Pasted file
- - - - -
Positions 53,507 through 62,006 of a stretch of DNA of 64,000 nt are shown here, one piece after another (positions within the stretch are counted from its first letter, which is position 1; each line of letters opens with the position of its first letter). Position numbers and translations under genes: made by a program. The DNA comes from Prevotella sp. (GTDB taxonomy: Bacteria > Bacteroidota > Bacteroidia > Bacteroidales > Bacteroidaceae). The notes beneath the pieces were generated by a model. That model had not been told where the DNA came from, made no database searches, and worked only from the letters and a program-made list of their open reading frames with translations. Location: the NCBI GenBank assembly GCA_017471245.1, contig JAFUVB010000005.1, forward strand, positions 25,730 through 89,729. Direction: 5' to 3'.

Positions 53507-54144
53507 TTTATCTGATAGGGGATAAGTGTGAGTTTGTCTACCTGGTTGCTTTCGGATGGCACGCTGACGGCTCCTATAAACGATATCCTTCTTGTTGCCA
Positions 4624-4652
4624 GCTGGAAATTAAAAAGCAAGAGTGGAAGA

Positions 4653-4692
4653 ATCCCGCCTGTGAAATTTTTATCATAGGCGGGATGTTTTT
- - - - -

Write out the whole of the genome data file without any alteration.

Positions 53,507 through 62,006 of a stretch of DNA of 64,000 nt are shown here, one piece after another (positions within the stretch are counted from its first letter, which is position 1; each line of letters opens with the position of its first letter). Position numbers and translations under genes: made by a program. The DNA comes from Prevotella sp. (GTDB taxonomy: Bacteria > Bacteroidota > Bacteroidia > Bacteroidales > Bacteroidaceae). The notes beneath the pieces were generated by a model. That model had not been told where the DNA came from, made no database searches, and worked only from the letters and a program-made list of their open reading frames with translations. Location: the NCBI GenBank assembly GCA_017471245.1, contig JAFUVB010000005.1, forward strand, positions 25,730 through 89,729. Direction: 5' to 3'.

Positions 53507-54144
53507 TTTATCTGATAGGGGATAAGTGTGAGTTTGTCTACCTGGTTGCTTTCGGATGGCACGCTGACGGCTCCTATAAACGATATCCTTCTTGTTGCCA
Positions 4624-4652
4624 GCTGGAAATTAAAAAGCAAGAGTGGAAGA

Positions 4653-4692
4653 ATCCCGCCTGTGAAATTTTTATCATAGGCGGGATGTTTTT